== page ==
Letters for the Week of April 30

Readers sound off on eco-drones, donation bins in Oakland, and raising the minimum wage.

“Blight for Profit,” News, 4/16

A Problem for Years

The blue book bins have been a problem for years. The verbiage on the boxes says “donate” and refers to charities, but actually the company that puts the boxes out is the largest bookseller on Amazon, selling under a variety of names. They donate children’s books (which have very little resale value) to schools. Older books that don’t have a barcode (which might include valuable books) are sold by the ton for pulping. Friends of the Library groups in the Bay Area researched this extensively a few years ago when Safeway started putting these boxes in its parking lots. Donations to Friends groups dropped noticeably in many areas. Please give your used books to your local library or Friends of the Library. They will use or sell your books, with any proceeds used to buy new library materials (books, CDs, magazines, etc.).

Linda Landau, Orinda

“An Ecological Use for Drones,” Eco Watch, 4/16

Drones Provide No Eco-Benefits

The idea of ecological drones is an oxymoron. Like all machines, drones make unnatural noise, consume oil, and pollute the air, including adding to climate change/global warming. The only way they could be considered even a necessary evil would be if they were to provide more benefits than harms. Your article did not point out any ecologically or environmentally useful benefits from using drones. All you said is that they might provide some information about hard-to-reach areas, like marshes. We don’t need any more information in order to know that the best thing we can do for natural areas is to leave them and the wildlife there alone. Drones should not be flying over natural areas, disturbing the wildlife, consuming oil, and polluting the air. Natural areas should be no-fly zones!

Nerds for Nature is a perfect example of what’s wrong with worshiping science. These people are so wrapped up in their intellects that they are totally out of touch with their instincts and gut feelings to the point where they cannot see what should be plainly obvious: Bringing machines into natural areas is harmful to the natural areas and to the planet as a whole.

Adding more noise, oil consumption, and air pollution to our planet is not good for the environment, despite what some nerds might think. We need to greatly decrease the number of flights of all types, not add to them by flying drones over natural areas.

Jeff Hoffman, Berkeley

“A Rough Time for Quan,” Seven Days, 4/16

Had Her Chance

We need a mayor who will lead and let the metrics speak for themselves. Jean Quan had her chance; let someone else try.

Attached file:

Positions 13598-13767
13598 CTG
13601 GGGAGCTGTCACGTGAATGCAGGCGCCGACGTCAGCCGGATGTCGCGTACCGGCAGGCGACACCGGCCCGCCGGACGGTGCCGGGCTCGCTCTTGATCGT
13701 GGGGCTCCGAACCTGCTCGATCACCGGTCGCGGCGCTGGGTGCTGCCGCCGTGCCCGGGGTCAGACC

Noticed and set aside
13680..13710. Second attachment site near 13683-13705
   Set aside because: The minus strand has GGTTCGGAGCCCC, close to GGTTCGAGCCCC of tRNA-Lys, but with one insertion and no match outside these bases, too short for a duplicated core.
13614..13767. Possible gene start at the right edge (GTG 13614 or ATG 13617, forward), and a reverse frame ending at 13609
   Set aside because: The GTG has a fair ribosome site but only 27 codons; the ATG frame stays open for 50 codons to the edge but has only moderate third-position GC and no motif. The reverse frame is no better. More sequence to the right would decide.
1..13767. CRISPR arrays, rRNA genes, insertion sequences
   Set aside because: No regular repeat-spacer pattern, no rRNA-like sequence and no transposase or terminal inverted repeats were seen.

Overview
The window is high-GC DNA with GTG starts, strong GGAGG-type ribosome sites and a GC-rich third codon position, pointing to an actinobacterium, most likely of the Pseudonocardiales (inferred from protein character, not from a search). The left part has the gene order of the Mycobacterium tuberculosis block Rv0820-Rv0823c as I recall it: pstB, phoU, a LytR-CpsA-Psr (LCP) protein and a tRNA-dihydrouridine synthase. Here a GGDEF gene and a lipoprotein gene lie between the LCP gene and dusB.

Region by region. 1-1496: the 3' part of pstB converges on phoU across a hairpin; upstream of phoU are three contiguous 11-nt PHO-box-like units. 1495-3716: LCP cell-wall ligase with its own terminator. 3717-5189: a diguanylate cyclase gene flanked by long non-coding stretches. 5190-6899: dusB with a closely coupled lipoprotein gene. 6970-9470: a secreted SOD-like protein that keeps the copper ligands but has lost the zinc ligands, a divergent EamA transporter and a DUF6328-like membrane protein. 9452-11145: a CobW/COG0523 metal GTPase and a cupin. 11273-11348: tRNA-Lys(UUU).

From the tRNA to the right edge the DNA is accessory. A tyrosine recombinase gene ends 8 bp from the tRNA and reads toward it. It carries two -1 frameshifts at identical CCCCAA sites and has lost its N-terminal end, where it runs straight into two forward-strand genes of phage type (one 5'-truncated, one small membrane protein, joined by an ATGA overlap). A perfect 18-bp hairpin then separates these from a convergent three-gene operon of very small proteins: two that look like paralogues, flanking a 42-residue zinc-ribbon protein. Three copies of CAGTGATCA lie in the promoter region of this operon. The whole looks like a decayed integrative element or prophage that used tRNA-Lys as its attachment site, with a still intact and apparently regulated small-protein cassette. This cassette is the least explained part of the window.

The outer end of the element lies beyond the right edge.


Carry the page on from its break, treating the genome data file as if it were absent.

Mike Merriman, Oakland

“Can I Recycle That?” Sustainable Living, 4/16

Saving Pizza Boxes

Good article. Did you know that you can take your pizza boxes back and put your new pizza in it? We have done this many times at three different shops. After about five to ten times, they go into the big green bin. Think how many boxes we have saved!

Caroline Purves, Berkeley

Different Rules for Different Counties

Enjoyed your article on recycling in the last “green” issue of the Express. I didn’t realize until I was halfway through the article that it was about Alameda County. I’m in Contra Costa County, the differences being that all food scraps, fruit, meat, veggies go in the green container (compost), and shredded paper goes in a paper bag, and then into the green container (compost).

I checked with Richmond Sanitary Service about this. It differs from Alameda County. Wish they would get together on this so it doesn’t confuse people.

Dee Chacon, Richmond

“Dieting for Drought,” Sustainable Living, 4/16

Taking Water From the Future

I’m not sold on the use of groundwater. I think we are taking from the future in order to have something now. Groundwater is like money in the bank — we may need it for a rainy day. No pun intended.

Look, I know almonds are profitable. I also know we have more than eighteen million almond trees in Stanislaus County. Can we sustain that type of water use? We are irrigating like there’s no tomorrow — and sadly, if we keep it up, there won’t be. 

I am sold on cutting back, and not just on food. It takes more than 1,800 gallons of water to make a pair of jeans, 400 to make a cotton T-shirt, and 39,090 to make a car. If we make our clothes last a little longer and our car run a bit farther, we all benefit.

Phillip Moya, Merced

“Organic Energy,” Sustainable Living, 4/16

Drive Electric